Fragile

Life is so fragile. Make sure those you care for know how loved and cherished they are. Tomorrows can be so capriciously and cruelly taken – so make sure you express to friends, comrades and partners what they mean to you today, whenever you get the chance, always. Ultimately, it’s our care for one another that makes more tomorrows – more hopeful tomorrows – possible, and that structures meaning into the relentless vicissitudes of the world. Sometimes little of any of this makes sense, but I’m reminded even amidst the most terrible of circumstances there’s something extraordinary and ineffably important to hold on to in those bonds.

Graduation

Graduation day, for me, is more an emblem of the past than the future.  I attended the graduation of my older sibling a long time ago and after enduring the tedium, the artificiality, the ostentation of it all, I was pretty determined not to attend my own. For the most part I’ve always perceived it as an exclusive, grandiose and anachronistic ritual through which parents could finally witness the (almost necessarily cynical) aspirations they sought to embody in their children vicariously bear fruit. I always thought of it as a chore, an exercise in sitting restlessly through tired platitudes about ‘journeys’ and ‘the next chapter’ and ‘ambition’ expressed by self-aggrandizing managers and bureaucrats on obscene salaries, who do and have done many an unscrupulous and venal thing to clamber up the sordid ladders of capitalist society.

It feels somewhat like a coronation in atmosphere, as if we are processions of loyal subjects queuing up to be graciously bequeathed a gift by the array of aristocrats and professionals donning extravagant gowns lined up on stage at the front – stages reserved for orientation speeches, ceremonies, gatherings of honoured guests, where the curtains open and close and conceal beneath all the splendour what actually happens here. You get the sense that even the esteemed individuals delivering the speeches don’t much believe in what they’re saying, nebulously appealing to notions of ‘society’ and ‘community’ and ‘tackling pressing global issues’ whilst in their own institutions presiding over declining wages for academics, slashed paid breaks for cleaners, desperately underfunded mental health services, and relentless attacks on working conditions. It’s why this rhetoric of aspiration really rings hollow – especially in this vast, coldly-lit, adorned theatre, the stage like a distant altar at which dissenting thought, passion and justice are nominally extolled and gracefully sacrificed.

We’ve all been waiting for this moment, right? This is why we clawed our way here through depression, trauma, obstacles and adversity: for this curtain call, drawn down finally with glory and pride and closure. In a way, they were right: it’s a fitting end to a process of higher education that has become more and more performance to serve the ends of the rich of this society, a reminder of the history and legacy of universities as institutions of the elite. Of course, universities are much more job factory than sites simply in which the ruling classes and technocratic elites reproduce themselves now, much more bound up with training skilled professionals than channeling elites into parliamentary and managerial positions – but you get the sense of ossified tradition here, a carefully choreographed set of proceedings designed to convince us that this place and the debt-ridden pursuit of phantasmal, degree-ticketed wages are altogether more noble than perhaps we would otherwise believe them to be. The meritocratic myth seeps through proceedings, that we can all be our own boss and should indeed want to be, micromanaging our time and our lives to best serve the ends of individual success and acquisition. It’s still this acting out of hierarchies, this preservation of a mythology of universities as distinguished and enlightened sites of knowledge and development and not deeply authoritarian, exploitative and ruthless institutions embedded in the barbaric projects of imperialism and neo-liberalism.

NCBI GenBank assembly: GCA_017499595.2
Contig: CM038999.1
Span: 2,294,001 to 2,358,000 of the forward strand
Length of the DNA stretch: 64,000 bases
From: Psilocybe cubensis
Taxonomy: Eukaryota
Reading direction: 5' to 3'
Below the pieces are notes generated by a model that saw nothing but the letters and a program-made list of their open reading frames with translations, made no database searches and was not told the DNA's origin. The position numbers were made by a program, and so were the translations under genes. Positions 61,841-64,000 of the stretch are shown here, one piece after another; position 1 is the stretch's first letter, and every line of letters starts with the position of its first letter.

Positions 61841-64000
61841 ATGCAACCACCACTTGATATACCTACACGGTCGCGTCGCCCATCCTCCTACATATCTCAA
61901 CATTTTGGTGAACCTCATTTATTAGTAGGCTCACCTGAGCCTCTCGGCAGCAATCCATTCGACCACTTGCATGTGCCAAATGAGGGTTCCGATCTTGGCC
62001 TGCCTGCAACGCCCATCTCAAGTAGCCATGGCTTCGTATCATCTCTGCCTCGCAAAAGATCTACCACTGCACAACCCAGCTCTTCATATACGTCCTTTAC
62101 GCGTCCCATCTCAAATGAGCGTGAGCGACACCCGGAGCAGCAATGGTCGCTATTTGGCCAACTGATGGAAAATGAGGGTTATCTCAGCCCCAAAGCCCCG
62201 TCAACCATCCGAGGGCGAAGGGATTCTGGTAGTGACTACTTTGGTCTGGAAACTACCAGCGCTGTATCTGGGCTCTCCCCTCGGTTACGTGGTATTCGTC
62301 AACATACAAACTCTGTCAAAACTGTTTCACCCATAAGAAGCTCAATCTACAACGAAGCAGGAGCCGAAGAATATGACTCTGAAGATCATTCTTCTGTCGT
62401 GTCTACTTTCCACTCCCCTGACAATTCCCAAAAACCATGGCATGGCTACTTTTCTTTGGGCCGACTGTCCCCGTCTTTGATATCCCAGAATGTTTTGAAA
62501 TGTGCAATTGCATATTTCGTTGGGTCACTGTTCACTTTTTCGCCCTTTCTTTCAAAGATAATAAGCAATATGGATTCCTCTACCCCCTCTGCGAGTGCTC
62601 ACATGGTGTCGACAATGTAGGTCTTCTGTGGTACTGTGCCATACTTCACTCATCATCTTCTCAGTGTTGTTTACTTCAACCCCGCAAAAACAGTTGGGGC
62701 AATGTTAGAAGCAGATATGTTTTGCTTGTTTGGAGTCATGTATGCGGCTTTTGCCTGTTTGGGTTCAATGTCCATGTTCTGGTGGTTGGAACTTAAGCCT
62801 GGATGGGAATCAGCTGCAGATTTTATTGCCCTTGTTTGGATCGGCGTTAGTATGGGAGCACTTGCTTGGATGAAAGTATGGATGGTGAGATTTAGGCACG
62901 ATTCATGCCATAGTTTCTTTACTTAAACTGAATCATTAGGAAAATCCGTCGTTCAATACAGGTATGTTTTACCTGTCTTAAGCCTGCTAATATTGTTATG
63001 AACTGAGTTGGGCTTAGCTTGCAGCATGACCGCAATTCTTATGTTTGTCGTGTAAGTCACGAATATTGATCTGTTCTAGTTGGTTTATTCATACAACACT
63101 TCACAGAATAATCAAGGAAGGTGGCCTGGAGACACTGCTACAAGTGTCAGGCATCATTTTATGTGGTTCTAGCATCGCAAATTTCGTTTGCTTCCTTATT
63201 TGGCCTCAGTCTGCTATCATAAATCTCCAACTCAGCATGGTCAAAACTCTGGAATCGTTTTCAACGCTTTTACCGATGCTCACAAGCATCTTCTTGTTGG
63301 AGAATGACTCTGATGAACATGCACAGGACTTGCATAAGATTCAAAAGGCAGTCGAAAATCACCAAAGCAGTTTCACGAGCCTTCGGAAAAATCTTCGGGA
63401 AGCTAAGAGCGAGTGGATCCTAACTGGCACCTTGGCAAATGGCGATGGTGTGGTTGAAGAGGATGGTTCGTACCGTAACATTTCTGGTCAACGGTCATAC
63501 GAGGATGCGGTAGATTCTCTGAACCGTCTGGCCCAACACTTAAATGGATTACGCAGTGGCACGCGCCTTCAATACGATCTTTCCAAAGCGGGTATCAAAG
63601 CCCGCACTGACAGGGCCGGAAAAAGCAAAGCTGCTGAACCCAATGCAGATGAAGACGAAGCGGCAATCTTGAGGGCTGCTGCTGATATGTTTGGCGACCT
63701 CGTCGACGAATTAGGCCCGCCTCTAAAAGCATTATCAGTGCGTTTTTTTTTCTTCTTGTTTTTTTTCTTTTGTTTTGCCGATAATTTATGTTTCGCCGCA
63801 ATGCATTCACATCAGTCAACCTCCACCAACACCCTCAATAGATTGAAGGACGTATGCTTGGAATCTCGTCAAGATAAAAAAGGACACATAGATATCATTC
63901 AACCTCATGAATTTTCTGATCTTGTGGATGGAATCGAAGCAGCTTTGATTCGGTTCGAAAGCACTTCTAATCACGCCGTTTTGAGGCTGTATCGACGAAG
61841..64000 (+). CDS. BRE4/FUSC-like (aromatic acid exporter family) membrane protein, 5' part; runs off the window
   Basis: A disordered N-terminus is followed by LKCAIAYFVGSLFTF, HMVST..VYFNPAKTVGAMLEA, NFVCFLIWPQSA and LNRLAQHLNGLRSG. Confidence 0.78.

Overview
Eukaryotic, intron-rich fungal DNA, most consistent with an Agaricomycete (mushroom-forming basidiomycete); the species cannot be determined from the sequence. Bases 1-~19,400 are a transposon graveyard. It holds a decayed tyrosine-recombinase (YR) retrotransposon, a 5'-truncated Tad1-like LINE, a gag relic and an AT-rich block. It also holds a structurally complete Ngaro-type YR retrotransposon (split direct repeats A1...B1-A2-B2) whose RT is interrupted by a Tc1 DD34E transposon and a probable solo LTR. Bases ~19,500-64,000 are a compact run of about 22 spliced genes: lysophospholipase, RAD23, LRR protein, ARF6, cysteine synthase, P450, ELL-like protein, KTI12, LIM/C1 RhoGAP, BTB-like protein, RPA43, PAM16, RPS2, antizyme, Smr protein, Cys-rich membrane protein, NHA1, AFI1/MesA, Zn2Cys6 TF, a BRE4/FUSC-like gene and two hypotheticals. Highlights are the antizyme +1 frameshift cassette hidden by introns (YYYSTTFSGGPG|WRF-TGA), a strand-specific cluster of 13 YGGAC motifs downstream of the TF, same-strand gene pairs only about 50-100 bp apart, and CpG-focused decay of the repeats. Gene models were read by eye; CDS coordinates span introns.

This is what we worked so hard for, right? That gilded piece of paper finally in our grasp like a trophy, proof and evidence of our ambition, conviction, and capability – our education an illustrious commodity purchased and earned to rent out to the bosses of this world, to vaunt on our CVs as a quantification of our accomplishment and self-worth. I understand why people want to attend graduation – especially those who have struggled the most. It would be unbecoming of me to deny that we deserve to feel pride for our achievements. But – perhaps because I am profoundly, intransigently unambitious – my mind lingers on those who had to drop out because of mental health problems, who failed because of personal difficulties and hardships, or who could never even attend university in the first place. It lingers on those who have had to retake or have been awarded degrees that apparently don’t deserve ceremonies like this, or who have been informed last-minute that they can’t attend because of outstanding fees. It lingers on all those under-remunerated, exploited, precarious, alienated workers who only get to see this stage in the capacity of cleaning up the dirt of aristocrats and professionals who would deport them without remorse if it served their business projects. It lingers on all those the spotlight excludes, all those who have struggled with little to no support throughout their degree, who have bled and cried to reach this day but to no avail. The margins are firmly reinforced around these rites, and so many should be here who aren’t.